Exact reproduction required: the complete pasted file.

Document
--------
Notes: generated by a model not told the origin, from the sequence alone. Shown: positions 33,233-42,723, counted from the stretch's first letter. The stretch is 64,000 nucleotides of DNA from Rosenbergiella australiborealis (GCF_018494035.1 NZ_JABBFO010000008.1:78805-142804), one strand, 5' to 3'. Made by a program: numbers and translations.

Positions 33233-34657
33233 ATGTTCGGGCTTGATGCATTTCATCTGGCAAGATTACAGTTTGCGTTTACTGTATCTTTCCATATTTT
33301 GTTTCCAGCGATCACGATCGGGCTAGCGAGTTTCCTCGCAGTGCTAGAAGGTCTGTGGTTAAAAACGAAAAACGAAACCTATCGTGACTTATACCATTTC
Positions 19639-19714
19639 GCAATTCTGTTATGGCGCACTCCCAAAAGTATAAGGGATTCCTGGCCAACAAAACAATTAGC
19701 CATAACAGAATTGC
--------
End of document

Notes: generated by a model not told the origin, from the sequence alone. Shown: positions 33,233-42,723, counted from the stretch's first letter. The stretch is 64,000 nucleotides of DNA from Rosenbergiella australiborealis (GCF_018494035.1 NZ_JABBFO010000008.1:78805-142804), one strand, 5' to 3'. Made by a program: numbers and translations.

Positions 33233-34657
33233 ATGTTCGGGCTTGATGCATTTCATCTGGCAAGATTACAGTTTGCGTTTACTGTATCTTTCCATATTTT
33301 GTTTCCAGCGATCACGATCGGGCTAGCGAGTTTCCTCGCAGTGCTAGAAGGTCTGTGGTTAAAAACGAAAAACGAAACCTATCGTGACTTATACCATTTC
Positions 19639-19714
19639 GCAATTCTGTTATGGCGCACTCCCAAAAGTATAAGGGATTCCTGGCCAACAAAACAATTAGC
19701 CATAACAGAATTGC